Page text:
And Then There Were Three - Thoughts?

  • I think the tracks are likeable enough; they're just not spectacular.

    That's a good summary of the thread ;)


    It's actually the problem of the album. It feels a bit lost but several tracks are really good. Over the years I learned to like "Undertow" and dislike "Scenes From A Night's Dream".


    And yes, "Snowbound" has always been a favorite of mine.


    I am sure it was an important album for the band - they needed to prove it works without Steve and they have moved forward in terms of songwriting and sound. They lost a bit of their strength, which was always a great atmosphere thoughout the albums. They eventually got that back later.

  • I am sure it was an important album for the band - they needed to prove it works without Steve and they have moved forward in terms of songwriting and sound. They lost a bit of their strength, which was always a great atmosphere thoughout the albums. They eventually got that back later.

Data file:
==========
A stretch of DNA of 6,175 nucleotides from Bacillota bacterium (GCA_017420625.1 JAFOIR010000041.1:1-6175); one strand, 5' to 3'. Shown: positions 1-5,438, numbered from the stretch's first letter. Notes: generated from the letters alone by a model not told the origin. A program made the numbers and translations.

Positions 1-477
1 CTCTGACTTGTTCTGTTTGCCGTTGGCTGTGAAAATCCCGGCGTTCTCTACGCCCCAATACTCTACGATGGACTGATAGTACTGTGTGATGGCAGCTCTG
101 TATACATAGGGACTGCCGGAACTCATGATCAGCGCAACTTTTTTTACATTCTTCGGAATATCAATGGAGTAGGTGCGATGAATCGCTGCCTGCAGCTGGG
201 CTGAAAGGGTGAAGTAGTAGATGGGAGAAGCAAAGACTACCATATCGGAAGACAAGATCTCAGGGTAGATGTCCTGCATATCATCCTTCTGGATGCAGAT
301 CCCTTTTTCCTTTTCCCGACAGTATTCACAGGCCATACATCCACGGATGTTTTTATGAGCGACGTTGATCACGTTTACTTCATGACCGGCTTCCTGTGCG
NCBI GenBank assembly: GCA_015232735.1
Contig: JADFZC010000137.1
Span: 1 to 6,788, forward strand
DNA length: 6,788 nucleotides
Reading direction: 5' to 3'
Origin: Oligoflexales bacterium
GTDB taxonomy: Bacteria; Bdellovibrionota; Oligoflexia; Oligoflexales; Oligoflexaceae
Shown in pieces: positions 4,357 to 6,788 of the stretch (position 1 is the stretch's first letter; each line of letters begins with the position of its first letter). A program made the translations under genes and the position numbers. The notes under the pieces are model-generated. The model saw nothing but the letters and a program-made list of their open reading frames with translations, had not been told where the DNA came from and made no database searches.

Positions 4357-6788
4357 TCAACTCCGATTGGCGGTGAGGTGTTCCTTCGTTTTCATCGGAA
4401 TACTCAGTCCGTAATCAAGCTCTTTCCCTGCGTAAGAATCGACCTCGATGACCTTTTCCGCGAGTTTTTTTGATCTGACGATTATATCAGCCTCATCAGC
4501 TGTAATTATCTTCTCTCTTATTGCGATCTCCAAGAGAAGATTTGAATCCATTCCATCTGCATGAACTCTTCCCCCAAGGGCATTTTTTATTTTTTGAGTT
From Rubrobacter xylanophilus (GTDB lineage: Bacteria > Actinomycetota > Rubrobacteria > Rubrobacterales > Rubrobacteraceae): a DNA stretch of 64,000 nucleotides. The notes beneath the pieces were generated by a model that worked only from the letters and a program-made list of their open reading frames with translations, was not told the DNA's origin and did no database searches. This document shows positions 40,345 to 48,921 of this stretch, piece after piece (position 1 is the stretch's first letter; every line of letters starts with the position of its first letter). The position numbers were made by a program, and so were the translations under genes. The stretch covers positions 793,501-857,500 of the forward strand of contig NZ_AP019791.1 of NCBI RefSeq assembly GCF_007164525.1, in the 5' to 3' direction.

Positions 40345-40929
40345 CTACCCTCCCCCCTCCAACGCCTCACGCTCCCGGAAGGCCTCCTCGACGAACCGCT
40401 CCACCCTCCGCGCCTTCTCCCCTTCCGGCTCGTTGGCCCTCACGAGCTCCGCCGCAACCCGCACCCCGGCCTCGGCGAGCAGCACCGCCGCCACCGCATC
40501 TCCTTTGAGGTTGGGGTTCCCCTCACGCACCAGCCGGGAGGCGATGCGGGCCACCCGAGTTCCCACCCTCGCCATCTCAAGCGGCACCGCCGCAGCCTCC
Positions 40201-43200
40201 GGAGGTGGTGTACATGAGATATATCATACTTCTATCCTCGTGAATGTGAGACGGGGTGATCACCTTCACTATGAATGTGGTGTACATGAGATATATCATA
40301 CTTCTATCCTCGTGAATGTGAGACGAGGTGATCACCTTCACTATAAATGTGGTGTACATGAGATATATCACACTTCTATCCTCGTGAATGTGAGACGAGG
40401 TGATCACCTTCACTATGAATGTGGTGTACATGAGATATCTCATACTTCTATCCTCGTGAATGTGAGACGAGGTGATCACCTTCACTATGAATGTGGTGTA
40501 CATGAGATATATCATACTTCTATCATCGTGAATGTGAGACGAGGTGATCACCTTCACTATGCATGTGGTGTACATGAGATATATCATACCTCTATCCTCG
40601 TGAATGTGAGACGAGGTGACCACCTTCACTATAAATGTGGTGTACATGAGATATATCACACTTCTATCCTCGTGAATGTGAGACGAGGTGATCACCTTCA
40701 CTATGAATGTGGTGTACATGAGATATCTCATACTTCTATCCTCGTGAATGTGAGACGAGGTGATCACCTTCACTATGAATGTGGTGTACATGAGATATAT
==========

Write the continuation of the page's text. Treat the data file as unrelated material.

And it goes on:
Absolutely. This album is caught between two great eras and it makes me wish Steve had stayed for just one more album. He seemed to blossom as a lyricist after his Acolyte album with Entangled and Rooftops revealing a nice line in cynicism and I think he could have made an even greater contribution to this record.

  • Hi all, I'm back on this forum after a long break, had to re register after being locked out during the last forum changes...been a fan since 1978 when I bought ATTWT...


    I still hold this album in high regard, this was the Genesis that I first discovered and although my faves are Trick and Wind I love this album so much. Burning Rope, Undertow, Deep In The Motherlode, The Lady Lies are all such great songs, its a classic evergreen album.

  • ATTWT is sometimes a strange thing to play. The opener alone is not really matching the quality of most of the other openers.

    It has its moments, like Undertow, Snowbound and The lady lies. And of course there is Burning Rope.

    Unlike many other Genesis albums, it sounds more like a collection of song ideas, not like a unit. Does it lack Steve's guitar playing? sure it does. But imagine what this one would have been like WITH Steve. Hard to imagine.

    Perhaps it's time to hear Deep in the motherlode again. Loud. VERY loud. In 5.1...

    ... make tomorrow today!

  • The opener alone is not really matching the quality of most of the other openers.

    It has its moments, like Undertow, Snowbound and The lady lies. And of course there is Burning Rope.

    Whereas I don't care for Snowbound, Lady or Rope, but love D&O and think it's one of their best openers!

    Abandon all reason